UPDATE: Guess not. Andy Martino reports that Major League Baseball is “comfortable” with the Ollie Perez DL stint and has closed its investigation. Apparently Perez suffered the most conveniently-timed knee injury in baseball history.
I’m inclined to think that teams abuse the DL for roster management purposes all the time. As far as I know, however, no team has ever gotten busted for it.
Oh well. Stay tuned for Ollie suddenly coming down with a terrible case of Badcontracism sometime soon, necessitating his move to the 60-day DL.
1:17 P.M.: As was reported over the weekend, eyebrows were raised when the Mets put Oliver Perez on the disabled list after a couple of weeks of trying to get him to accept a minor league assignment and at the exact moment his roster slot was needed for Jon Niese’s callup. We learned on Saturday that MLB was reviewing it, but MLB reviews all roster moves so no biggie, right?
Maybe not. Matthew Cerrone of MetsBlog reports that he has heard from two MLB sources who characterize this as “a serious
investigation,” and that there’s a chance the transaction
I don’t know what reversing the roster move would really entail. Certainly it would mean the Mets have to place Perez back on the roster and make a corresponding roster move to make room. It’s doubtful that anything happens as a result of Niese getting a start that was later adjudged to have been occasioned by an illegal roster move. We’re probably talking a fine or something.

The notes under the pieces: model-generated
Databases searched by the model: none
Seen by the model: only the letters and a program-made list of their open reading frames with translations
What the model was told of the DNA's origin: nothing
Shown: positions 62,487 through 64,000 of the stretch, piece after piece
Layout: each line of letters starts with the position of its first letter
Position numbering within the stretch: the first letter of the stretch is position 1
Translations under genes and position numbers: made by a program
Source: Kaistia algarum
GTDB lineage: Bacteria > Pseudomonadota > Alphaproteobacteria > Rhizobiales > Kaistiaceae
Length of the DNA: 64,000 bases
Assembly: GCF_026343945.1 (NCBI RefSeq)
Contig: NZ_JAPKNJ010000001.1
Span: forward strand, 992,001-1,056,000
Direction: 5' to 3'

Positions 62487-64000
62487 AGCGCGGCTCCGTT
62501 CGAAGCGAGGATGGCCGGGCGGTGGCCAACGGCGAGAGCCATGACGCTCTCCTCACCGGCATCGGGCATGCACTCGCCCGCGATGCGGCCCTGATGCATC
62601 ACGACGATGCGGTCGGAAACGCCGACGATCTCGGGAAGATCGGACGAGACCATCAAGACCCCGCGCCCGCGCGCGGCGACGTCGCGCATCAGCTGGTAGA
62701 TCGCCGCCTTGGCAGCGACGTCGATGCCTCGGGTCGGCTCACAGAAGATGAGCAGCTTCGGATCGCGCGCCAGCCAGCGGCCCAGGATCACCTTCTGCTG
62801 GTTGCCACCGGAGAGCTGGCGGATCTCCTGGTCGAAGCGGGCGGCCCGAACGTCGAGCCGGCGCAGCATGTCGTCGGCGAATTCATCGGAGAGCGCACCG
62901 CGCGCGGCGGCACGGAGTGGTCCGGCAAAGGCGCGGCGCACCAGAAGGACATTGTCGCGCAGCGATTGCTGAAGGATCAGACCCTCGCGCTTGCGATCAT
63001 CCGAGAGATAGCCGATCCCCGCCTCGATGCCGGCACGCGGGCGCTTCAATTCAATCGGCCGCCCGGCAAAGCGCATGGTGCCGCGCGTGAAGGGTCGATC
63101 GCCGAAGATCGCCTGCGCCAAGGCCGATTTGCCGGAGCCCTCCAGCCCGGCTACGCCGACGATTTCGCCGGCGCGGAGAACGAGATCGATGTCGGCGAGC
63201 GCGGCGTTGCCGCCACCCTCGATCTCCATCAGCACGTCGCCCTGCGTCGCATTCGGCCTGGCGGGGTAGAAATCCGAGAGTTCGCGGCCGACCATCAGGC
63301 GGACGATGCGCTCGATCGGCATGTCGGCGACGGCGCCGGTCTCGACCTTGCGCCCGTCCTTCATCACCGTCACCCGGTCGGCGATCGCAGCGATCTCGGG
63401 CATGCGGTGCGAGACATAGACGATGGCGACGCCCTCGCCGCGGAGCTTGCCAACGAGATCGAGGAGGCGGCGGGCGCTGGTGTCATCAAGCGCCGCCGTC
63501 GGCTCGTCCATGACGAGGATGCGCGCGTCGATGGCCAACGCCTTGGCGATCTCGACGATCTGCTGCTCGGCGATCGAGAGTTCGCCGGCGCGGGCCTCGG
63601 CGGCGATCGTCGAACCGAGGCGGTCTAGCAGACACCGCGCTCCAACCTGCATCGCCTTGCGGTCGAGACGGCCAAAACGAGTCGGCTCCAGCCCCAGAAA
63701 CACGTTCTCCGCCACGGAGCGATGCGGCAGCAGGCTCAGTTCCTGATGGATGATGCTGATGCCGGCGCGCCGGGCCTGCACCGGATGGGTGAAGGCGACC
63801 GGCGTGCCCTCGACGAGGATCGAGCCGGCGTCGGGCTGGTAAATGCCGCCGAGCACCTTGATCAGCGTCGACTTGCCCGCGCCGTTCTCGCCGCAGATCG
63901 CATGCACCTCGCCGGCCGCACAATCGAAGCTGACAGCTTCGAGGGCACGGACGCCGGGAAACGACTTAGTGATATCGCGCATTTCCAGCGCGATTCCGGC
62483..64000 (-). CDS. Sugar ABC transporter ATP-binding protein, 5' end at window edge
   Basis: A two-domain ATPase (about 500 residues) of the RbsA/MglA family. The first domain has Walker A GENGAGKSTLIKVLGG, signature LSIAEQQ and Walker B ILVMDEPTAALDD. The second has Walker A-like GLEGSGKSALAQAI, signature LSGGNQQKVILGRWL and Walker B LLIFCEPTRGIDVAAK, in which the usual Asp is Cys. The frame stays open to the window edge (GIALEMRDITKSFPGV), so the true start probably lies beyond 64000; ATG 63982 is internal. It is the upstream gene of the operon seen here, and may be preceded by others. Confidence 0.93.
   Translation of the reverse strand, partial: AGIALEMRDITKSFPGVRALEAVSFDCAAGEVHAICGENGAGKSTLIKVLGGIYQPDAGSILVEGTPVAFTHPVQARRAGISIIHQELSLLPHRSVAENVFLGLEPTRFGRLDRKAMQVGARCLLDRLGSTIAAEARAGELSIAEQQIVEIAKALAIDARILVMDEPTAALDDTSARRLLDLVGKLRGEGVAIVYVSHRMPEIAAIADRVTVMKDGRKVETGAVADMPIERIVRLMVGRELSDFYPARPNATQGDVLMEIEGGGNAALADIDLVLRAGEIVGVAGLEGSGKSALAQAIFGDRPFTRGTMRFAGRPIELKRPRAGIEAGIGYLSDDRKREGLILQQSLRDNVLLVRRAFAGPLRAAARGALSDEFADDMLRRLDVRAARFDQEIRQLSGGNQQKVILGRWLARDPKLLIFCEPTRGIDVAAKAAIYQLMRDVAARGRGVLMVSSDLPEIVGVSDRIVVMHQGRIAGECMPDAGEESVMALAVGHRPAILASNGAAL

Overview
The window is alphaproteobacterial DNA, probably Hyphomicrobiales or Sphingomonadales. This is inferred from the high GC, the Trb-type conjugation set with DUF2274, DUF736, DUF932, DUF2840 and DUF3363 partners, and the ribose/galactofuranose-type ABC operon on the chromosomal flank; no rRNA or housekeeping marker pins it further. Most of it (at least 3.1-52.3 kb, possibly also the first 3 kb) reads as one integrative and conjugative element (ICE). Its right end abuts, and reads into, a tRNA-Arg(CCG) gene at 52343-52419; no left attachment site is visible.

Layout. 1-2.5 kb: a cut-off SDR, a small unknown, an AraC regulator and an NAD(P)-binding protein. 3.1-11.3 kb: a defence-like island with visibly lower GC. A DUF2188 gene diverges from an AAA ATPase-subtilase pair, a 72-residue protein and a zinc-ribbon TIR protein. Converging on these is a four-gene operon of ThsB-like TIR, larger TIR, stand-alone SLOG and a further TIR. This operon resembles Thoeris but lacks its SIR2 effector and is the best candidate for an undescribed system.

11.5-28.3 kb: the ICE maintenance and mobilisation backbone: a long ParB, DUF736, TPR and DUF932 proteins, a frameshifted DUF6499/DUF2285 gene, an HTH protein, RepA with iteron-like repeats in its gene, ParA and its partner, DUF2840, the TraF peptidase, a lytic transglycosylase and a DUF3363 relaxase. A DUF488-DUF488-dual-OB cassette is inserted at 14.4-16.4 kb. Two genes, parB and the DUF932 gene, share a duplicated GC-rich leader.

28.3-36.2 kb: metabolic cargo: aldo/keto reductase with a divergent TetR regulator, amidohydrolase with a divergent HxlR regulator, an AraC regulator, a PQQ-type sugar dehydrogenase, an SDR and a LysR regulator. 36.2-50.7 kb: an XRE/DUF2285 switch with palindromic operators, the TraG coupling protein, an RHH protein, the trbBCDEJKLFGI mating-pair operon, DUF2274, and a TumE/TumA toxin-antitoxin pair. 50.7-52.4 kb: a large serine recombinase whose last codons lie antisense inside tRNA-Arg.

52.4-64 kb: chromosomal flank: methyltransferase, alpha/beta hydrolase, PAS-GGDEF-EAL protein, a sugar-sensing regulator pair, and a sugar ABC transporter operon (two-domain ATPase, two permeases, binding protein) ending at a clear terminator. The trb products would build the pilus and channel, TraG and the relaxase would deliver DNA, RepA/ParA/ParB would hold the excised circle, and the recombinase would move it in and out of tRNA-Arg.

I’d have to think that if the move was found to be wrongful that the Mets would simply have to DFA Perez, right? I mean how can you keep a guy that you hate so much that you’d cheat the system to be rid of?
Despite dealing with back trouble for five years, Adrian Gonzalez of the Dodgers recently made his first ever trip to the disabled list. Then he made another trip there. All of it has him contemplating his future. As he tells Bill Plunkett of the OC Register, his baseball future may be a short one if his health doesn’t improve:
“I want to get back this year to help the team and for me to be healthy,” Gonzalez said. “But I’m thinking more long-term about being able to play more years.
“Because if I have to deal with this next year again? That’ll probably be it. My contract will be over, that’ll probably be it. I won’t play any more. If I can heal it and my body feels good? Now I can go out there and do the things I can do. Then I’ll keep playing.”
Backs are one of those things that don’t get better as you get older. At least not without a lot of work and effort and good luck. Gonzalez is 35 now, so he’ll need all of that to keep playing beyond his current deal.
Kyle Schwarber broke into the bigs in 2015 with a big bat. After missing almost all of the last season with an injury, he reemerged as a postseason hero, posting a .971 OPS in the World Series. As 2017 began he was supposed to be one of the key parts of a potent Cubs offense.
Then the baseball games actually started and he has hit a mere .171/.295/.378. Indeed, he has the lowest batting average among qualified MLB hitters in 2017. Given that he has very little if any defensive value, he has been a significant drag on the Cubs, who are just a single game over .500.
The Cubs are also putting Jason Heyward on the disabled list, so the outfield is a bit of a mess these days. Lucky for them, they’re only trailing the Brewers by a game and a half.